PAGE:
surveillance, disease control, and community immunizations services to close,
and the uninsured are less likely to get immunized.

While the 45 million uninsured citizens find it difficult to obtain insurance,
the middle-class are finding it difficult to retain theirs. Over the past five
years, health insurance premiums rose 73%, while wage growth only rose 15%. For
a family of four, the health insurance premiums average $11,000 per year; that's
about equal to a full-time minimum wage worker. Because these out-of-control
increases in health care costs, fewer employers are able to provide coverage,
down from 69% in 2000, to 60% in 2005. The employers that are able to provide,
are leaning toward the high-deductible, lower benefit plans, leaving the
employed, middle-class worker with low quality, or no access to health care. Our
wage increases are getting smaller and smaller due to the employer's burden of
trying to provide this increasingly high cost insurance. Staying on this trend
will surely make retaining our coverage impossible, putting the middle-class
citizens in the same poor, uninsured category.

Whether you have health insurance or not, or unless you are extraordinarily
rich, your financial security is at risk. In 2001, over 50% of bankruptcies were
caused in full, or in part, by illness or medical debts, and of those, 75% were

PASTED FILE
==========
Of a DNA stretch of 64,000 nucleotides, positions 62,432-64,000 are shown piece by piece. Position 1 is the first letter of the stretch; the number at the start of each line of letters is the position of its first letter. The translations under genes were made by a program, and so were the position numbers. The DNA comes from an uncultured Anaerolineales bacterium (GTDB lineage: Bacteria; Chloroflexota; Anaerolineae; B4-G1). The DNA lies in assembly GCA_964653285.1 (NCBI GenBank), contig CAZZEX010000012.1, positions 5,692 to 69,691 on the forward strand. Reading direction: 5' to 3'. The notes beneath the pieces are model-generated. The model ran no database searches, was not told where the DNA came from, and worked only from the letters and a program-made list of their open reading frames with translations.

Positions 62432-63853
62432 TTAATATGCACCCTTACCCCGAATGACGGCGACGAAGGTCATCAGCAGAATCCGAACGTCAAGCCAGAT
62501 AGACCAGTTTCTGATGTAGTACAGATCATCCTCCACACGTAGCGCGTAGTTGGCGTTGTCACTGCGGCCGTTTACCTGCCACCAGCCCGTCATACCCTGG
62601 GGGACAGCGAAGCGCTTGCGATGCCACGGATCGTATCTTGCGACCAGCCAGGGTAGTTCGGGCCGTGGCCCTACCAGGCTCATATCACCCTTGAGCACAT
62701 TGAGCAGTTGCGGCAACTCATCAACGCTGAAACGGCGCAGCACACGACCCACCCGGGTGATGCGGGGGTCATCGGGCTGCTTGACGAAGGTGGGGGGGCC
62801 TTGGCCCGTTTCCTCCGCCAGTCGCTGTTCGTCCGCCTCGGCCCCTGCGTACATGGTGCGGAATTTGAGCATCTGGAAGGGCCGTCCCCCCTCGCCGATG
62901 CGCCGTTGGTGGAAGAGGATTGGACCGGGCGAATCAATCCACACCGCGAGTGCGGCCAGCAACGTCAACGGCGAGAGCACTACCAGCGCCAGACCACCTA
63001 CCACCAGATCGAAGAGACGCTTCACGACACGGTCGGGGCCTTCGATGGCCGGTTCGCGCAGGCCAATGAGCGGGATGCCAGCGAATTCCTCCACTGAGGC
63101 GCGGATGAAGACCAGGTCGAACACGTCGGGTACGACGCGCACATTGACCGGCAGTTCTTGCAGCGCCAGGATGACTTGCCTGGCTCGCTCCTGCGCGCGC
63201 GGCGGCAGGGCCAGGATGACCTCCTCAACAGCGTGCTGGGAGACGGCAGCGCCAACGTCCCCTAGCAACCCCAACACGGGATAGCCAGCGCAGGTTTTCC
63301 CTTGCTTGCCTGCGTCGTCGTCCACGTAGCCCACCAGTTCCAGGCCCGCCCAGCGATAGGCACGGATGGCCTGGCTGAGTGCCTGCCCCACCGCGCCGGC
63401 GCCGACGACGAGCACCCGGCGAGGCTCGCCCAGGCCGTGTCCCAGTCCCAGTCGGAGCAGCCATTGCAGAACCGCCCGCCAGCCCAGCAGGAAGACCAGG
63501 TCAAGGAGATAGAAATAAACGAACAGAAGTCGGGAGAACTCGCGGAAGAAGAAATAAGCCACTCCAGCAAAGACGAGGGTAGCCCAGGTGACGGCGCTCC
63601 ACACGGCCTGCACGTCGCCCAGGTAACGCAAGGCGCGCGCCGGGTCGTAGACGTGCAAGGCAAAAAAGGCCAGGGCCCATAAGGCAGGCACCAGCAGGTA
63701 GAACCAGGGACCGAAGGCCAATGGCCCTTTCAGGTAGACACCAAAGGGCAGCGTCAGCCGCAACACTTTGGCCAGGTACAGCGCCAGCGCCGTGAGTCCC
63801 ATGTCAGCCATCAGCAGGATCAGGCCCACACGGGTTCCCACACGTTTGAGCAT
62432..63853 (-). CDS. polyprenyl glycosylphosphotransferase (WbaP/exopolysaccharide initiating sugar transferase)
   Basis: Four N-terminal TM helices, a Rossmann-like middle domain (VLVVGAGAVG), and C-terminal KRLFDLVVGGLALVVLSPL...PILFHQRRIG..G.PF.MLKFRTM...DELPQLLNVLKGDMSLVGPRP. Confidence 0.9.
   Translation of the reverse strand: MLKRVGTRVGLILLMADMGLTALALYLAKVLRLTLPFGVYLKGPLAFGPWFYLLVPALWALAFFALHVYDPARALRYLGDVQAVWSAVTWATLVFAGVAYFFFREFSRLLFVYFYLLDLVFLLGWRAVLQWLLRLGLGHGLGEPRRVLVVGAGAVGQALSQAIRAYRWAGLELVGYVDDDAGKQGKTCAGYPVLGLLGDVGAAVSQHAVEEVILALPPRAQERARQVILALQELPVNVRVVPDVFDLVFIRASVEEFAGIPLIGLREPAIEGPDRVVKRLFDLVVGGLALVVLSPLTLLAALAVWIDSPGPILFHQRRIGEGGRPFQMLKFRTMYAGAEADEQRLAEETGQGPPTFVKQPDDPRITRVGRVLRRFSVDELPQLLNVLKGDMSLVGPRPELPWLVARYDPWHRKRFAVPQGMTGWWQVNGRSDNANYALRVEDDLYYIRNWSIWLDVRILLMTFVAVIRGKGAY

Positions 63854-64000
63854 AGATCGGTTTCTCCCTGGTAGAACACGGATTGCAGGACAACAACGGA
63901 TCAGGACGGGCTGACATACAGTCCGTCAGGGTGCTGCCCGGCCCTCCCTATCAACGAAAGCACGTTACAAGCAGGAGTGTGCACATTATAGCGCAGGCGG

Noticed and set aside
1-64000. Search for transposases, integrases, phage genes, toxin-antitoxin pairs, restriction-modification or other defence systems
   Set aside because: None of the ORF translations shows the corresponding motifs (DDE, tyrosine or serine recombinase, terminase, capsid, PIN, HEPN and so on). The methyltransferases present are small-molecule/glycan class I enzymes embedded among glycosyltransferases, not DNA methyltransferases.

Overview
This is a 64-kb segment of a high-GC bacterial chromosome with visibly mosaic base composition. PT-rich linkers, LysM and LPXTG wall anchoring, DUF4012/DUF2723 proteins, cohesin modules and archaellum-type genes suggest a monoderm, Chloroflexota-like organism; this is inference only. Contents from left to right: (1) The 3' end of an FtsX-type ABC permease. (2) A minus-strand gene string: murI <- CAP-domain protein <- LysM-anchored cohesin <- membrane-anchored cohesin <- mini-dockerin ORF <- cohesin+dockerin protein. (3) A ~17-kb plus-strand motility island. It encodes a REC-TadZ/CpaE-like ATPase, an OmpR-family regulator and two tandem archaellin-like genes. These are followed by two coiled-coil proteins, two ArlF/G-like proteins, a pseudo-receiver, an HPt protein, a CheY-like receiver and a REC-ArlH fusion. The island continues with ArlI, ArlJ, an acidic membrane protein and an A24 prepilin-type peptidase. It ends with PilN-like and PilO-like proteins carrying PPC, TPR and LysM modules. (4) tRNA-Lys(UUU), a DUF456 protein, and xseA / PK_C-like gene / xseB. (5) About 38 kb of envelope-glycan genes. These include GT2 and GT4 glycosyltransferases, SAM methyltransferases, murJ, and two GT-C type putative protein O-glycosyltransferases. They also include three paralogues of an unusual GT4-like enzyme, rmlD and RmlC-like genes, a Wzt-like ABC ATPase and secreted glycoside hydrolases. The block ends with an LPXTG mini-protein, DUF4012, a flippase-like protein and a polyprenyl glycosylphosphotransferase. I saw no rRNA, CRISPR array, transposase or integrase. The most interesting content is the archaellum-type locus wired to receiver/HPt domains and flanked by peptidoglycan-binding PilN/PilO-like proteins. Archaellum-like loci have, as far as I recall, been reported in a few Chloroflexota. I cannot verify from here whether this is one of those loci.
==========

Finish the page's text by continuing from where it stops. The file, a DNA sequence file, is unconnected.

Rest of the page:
insured at the time they got sick, and 68% had coverage at the time they filed
bankruptcy. Many families go without food, utilities, prescription drugs, and
additional needed medical care in the months before filing, just attempting to
get a grasp on their medical bills. They try everything possible, changing their
way of life to avoid bankruptcy, and in the end, they end up filing anyway. A
single illness or accident is all it would take, especially of the primary money
maker, or the insurance policy holder, to wipe out a family's savings account,
or put them in debt, or both.

High health care costs, uninsurance, and a lack of a universal health care plan, not only affects
individuals and families, it also affects our economy. The Institute of Medicine
compiled an extensive landmark six-part series report on the ' hidden costs of
the uninsured'. It states that the cost of poor health and shorter life spans of
Americans without insurance is $65-$130 billion per year. The reason is that the
people who do not live as long, do not work and contribute to the economy as
long. Uninsured children are more likely to suffer delays in development because
of poor health, affecting their future earning capacity, thus the economy.